Fringe Benefits Tax and Vehicles

Fringe Benefits Tax or FBT, is a term you hear quite often when talking about vehicles for business use or novated leasing but what does it mean and how does it affect employer and employee?

The Base Value of a Car

The Base Value of a vehicle is the value used by the ATO to calculate your FBT so what is it?

What is base value of a car you own?

The base value of a car you own is:

  • the original cost price you paid (excluding registration and stamp duty)
  • the cost of any fitted non-business accessories
  • dealer delivery charges.

All cost and charges include goods and services tax (GST) and luxury car tax where appropriate.

Non-business accessories are fitted accessories not required to meet the special needs of your business operations. An example of a business accessory is a fitted GPS in a salesman's car, while alloy wheels, rear spoilers and seat covers are non-business accessories. Any non-business accessories added after you purchase the car increase the base value of the car for the year in which they are added and for subsequent years.


Where the vehicle is designed to carry one tonne or more, you may be eligible for an exemption under the motor vehicles - residual fringe benefits exemption.

Example: Exempt use

  • An electrical company employee takes the company van (carrying capacity of less than one tonne) home each night as there is no security at the company premises. The only non-work-related use during the FBT year was a trip to pick up some furniture and take it to the employee's home. This use of the van would be exempt from FBT.
  • If the use of the vehicle exceeds the limits set out above, it is a car fringe benefit. All the private use of the vehicle, including the travel between home and work, is taken into account in determining the business percentage under the operating cost method. If no logbook records are maintained, the statutory formula method must be used to value the car fringe benefit.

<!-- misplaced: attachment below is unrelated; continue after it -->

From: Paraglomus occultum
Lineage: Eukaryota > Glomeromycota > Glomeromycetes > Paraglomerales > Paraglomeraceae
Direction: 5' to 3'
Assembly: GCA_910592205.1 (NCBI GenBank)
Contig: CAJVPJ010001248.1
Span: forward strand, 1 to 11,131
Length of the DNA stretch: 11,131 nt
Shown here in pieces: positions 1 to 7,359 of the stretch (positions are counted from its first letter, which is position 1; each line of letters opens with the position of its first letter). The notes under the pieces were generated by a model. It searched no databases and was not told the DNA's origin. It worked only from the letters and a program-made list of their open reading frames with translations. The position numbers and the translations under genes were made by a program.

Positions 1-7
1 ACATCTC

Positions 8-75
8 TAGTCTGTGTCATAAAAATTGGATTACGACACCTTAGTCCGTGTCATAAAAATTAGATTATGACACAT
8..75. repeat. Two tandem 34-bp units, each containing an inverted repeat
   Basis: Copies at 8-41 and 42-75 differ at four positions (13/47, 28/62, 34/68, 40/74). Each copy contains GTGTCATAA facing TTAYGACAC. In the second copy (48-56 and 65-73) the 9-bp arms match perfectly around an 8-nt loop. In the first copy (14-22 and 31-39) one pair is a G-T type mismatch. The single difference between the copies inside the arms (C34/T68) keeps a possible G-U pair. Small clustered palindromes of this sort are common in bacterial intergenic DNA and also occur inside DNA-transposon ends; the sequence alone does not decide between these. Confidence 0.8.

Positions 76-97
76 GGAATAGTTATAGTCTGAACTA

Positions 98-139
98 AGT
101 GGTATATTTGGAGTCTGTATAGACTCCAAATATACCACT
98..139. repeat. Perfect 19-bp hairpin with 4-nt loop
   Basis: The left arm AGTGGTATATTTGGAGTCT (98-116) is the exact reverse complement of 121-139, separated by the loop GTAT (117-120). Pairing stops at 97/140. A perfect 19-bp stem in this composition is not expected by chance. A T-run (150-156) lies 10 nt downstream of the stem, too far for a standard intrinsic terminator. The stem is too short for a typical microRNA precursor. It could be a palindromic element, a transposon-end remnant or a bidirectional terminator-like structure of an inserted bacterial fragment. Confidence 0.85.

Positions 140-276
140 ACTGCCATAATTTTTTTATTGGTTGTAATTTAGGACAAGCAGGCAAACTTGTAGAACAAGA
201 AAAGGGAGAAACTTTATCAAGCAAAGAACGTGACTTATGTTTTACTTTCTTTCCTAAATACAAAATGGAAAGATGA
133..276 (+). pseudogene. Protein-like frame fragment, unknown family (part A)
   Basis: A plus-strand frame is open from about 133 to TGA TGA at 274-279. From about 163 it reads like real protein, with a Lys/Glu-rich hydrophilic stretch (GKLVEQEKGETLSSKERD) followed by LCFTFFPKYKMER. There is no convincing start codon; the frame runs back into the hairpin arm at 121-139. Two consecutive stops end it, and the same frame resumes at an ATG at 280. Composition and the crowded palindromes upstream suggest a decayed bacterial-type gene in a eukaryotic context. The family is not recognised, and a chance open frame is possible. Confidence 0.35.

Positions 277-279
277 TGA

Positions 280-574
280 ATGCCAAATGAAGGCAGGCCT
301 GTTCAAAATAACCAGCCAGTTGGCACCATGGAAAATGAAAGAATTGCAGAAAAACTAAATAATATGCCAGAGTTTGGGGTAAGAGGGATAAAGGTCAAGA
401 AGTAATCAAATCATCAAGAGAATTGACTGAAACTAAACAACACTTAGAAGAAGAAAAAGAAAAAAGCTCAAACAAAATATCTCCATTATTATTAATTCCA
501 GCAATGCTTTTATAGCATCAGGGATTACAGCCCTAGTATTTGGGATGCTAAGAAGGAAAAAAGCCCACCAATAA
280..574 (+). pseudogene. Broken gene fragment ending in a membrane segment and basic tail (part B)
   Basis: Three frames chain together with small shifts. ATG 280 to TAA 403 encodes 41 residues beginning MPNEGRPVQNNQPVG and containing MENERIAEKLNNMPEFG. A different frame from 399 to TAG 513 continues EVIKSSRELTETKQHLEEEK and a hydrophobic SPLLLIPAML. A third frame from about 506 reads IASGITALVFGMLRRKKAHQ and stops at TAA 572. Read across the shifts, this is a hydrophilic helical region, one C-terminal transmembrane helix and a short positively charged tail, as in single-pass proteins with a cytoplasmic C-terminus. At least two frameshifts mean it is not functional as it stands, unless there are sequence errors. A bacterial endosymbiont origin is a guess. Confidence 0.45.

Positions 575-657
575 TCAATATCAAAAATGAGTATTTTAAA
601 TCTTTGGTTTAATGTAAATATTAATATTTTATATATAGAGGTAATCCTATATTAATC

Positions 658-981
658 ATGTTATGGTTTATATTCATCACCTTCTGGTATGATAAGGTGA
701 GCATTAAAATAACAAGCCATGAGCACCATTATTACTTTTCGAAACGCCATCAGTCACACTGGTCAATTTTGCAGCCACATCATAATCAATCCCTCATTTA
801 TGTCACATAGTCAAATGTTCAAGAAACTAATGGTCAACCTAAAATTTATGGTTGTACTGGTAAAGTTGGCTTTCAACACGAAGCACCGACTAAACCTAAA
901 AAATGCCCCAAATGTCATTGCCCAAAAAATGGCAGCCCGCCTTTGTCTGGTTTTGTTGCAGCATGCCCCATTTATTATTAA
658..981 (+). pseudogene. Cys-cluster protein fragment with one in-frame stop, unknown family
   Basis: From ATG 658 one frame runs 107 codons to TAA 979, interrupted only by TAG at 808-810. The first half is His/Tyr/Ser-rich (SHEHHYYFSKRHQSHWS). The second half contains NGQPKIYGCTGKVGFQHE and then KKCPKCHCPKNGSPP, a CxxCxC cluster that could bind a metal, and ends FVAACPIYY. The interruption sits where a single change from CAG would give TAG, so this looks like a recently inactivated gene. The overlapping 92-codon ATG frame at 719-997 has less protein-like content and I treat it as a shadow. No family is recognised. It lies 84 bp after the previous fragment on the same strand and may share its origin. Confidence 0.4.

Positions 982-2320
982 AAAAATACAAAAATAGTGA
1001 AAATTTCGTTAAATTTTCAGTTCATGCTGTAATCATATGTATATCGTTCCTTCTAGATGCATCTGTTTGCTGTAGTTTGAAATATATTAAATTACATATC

Example: Non-exempt use

  • A council employee takes a utility (carrying capacity of less than one tonne) home each night and on the weekends. Although the utility is clearly marked as a council vehicle, the employee uses it for shopping and other private purposes during the week and often for country trips on the weekends.
  • This use of the utility would not be exempt from FBT and would be treated as a car fringe benefit. Assuming there are no logbook records, the taxable value of the utility would be calculated using the statutory formula method.
  • Dual cab vehicles are variants of conventional goods vehicles with additional seating positions behind the driver and front passenger seats. They share a common chassis, to which the single or dual passenger cab and alternative tray sections may be fitted.
  • Dual cabs qualify for the work-related use exemption only if one of the following applies:
  • they are designed to carry a load of one tonne or more, or more than eight passengers
  • while having a designed load capacity of less than one tonne, they are not designed for the principal purpose of carrying passengers.

A dual cab that has a designed load-carrying capacity of less than one tonne may qualify for the work-related use exemption only if the vehicle is not designed for the principal purpose of carrying passengers.